Trump aimed mob 'like a loaded cannon' at Capitol, Democrats argue in impeachment

WASHINGTON (Reuters) – Nine Democrats from the U.S. House of Representatives who will prosecute former President Donald Trump in his impeachment trial will argue that he pointed a mob “like a loaded cannon” toward the Capitol shortly before a deadly Jan. 6 rampage, the lawmakers said in a brief filed on Tuesday.

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Trump also faced a Tuesday deadline to respond to the House article of impeachment, passed on Jan. 13, charging him with inciting insurrection in his speech to supporters before the rampage at the Capitol that left five people dead including a police officer.

The nine House Democrats, known as House impeachment managers, in their brief also rejected Republican claims that it would be unconstitutional to put Trump on trial in the Senate since he is a private citizen after leaving office on Jan. 20.

“There is no ‘January Exception’ to impeachment or any other provision of the Constitution,” the managers said in the brief.

“He summoned a mob to Washington, exhorted them into a frenzy, and aimed them like a loaded cannon down Pennsylvania Avenue. As the Capitol was overrun, President Trump was reportedly ‘delighted,’” they said.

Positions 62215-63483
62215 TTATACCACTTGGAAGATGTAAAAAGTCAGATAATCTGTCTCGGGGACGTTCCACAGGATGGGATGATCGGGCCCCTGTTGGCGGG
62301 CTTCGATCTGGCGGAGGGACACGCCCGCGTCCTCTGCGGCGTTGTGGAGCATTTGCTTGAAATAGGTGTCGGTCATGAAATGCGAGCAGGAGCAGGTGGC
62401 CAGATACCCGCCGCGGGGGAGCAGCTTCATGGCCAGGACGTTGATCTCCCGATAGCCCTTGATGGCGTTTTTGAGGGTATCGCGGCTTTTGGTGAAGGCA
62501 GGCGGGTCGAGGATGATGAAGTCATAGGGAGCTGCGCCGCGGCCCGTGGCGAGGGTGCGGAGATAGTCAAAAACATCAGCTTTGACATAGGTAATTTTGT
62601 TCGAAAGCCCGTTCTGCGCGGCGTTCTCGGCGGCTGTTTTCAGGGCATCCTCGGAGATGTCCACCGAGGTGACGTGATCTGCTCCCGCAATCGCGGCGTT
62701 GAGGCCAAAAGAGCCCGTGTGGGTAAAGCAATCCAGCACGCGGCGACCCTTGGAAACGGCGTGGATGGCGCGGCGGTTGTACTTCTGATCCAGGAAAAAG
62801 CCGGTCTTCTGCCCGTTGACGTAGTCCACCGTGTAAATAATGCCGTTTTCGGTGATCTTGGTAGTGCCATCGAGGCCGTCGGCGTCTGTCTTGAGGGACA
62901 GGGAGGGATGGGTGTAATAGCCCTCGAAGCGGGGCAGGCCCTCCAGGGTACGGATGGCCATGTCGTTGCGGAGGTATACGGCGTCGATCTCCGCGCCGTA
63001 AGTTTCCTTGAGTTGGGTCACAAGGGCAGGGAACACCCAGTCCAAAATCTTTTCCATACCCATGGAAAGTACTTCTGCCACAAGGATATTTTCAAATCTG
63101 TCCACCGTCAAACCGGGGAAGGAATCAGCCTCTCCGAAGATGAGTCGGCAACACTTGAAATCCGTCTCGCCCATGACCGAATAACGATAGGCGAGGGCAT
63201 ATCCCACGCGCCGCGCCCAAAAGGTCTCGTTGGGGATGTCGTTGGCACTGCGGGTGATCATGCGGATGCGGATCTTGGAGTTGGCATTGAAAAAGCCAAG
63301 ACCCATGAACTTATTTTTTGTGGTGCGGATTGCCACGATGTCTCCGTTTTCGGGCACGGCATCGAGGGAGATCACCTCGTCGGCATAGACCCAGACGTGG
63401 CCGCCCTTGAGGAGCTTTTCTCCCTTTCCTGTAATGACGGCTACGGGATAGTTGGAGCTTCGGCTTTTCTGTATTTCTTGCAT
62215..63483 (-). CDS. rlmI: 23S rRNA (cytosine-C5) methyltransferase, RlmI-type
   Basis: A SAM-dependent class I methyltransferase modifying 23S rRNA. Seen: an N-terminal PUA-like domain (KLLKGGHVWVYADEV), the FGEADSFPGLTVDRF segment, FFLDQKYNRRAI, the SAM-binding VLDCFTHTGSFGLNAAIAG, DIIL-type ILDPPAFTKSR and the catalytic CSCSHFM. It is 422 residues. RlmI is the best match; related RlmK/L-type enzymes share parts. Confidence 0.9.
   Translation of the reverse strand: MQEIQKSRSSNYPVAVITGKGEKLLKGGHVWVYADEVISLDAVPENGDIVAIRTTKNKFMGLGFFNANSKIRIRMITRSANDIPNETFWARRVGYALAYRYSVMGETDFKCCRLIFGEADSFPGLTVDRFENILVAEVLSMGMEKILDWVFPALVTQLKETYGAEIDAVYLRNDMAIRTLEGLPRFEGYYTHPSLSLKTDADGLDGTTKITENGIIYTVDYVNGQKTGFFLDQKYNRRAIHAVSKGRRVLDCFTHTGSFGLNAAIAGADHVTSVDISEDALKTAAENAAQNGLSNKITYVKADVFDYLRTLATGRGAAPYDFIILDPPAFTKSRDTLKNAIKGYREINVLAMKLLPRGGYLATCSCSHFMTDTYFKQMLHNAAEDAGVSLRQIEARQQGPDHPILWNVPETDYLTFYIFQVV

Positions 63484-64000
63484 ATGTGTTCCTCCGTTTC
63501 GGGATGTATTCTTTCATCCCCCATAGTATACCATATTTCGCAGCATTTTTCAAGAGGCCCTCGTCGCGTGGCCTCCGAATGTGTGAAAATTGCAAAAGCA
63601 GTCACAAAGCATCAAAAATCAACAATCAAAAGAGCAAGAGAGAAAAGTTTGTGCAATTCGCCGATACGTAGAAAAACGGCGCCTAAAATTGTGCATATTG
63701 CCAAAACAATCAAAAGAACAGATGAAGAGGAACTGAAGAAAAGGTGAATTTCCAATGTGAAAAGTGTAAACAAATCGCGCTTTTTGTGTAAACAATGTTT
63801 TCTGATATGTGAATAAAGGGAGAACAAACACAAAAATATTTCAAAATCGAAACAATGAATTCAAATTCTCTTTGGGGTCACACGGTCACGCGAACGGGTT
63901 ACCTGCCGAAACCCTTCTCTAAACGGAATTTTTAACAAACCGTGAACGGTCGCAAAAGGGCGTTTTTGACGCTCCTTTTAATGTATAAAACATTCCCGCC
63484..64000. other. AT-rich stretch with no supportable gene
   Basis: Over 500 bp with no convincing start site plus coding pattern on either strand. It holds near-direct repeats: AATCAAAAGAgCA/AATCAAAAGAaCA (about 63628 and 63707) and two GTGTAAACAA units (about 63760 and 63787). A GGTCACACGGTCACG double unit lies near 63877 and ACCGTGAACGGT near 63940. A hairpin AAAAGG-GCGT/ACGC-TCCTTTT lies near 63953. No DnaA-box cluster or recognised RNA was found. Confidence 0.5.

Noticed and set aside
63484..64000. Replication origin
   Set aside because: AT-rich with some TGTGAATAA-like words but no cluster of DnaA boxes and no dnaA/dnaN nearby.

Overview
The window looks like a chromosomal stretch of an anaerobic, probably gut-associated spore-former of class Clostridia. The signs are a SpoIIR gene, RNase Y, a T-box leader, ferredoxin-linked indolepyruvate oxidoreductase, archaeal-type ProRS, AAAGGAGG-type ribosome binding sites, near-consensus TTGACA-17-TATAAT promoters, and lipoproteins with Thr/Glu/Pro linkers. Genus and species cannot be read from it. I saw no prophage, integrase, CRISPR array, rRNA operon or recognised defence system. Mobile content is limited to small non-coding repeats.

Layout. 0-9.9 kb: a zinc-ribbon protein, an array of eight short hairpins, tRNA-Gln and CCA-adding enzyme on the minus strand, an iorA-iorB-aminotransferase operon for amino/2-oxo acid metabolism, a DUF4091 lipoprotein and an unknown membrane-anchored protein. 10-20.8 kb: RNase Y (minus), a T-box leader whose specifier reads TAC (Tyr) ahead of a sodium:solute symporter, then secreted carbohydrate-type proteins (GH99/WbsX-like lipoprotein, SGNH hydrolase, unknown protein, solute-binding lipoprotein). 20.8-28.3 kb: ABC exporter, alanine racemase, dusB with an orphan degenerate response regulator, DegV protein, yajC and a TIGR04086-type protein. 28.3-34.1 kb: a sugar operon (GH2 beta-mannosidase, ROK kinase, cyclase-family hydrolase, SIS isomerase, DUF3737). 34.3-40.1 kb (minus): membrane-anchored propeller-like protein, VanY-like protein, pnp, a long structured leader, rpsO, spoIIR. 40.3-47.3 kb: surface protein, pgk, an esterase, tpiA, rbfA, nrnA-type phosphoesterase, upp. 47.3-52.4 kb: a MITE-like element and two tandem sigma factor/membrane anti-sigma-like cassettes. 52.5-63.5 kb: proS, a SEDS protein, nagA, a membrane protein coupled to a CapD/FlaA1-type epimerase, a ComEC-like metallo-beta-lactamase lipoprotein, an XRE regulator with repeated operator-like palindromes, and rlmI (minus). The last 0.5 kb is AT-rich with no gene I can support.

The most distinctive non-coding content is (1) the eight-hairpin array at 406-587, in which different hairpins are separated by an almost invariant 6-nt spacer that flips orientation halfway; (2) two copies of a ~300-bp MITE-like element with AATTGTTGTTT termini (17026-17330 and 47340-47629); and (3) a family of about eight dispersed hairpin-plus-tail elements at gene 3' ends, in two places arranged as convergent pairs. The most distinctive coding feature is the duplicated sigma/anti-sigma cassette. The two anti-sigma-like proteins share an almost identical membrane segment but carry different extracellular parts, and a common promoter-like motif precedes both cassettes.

Convicting Trump, who is just the third U.S. president to be impeached and the first to face trial after leaving office, would require a two-thirds vote, meaning that 17 Republicans would need to join the Senate’s 50 Democrats in voting to convict. That presents a daunting hurdle for Democrats.

The deadline comes just days after Trump parted ways with his initial legal team amid a reported dispute over how to respond to the charge. Trump is still making false claims that his election loss to Democratic President Joe Biden was the result of widespread voting fraud and irregularities.

The mob interrupted the formal congressional certification of Biden’s election victory.

One of Trump’s recently hired lawyers, David Schoen, called the impeachment process “completely unconstitutional” in an interview with Fox News on Monday but did not outline the former president’s legal strategy.

“I think it’s also the most ill-advised legislative action that I’ve seen in my lifetime,” Schoen said. “It is tearing the country apart at a time when we don’t need anything like that.”

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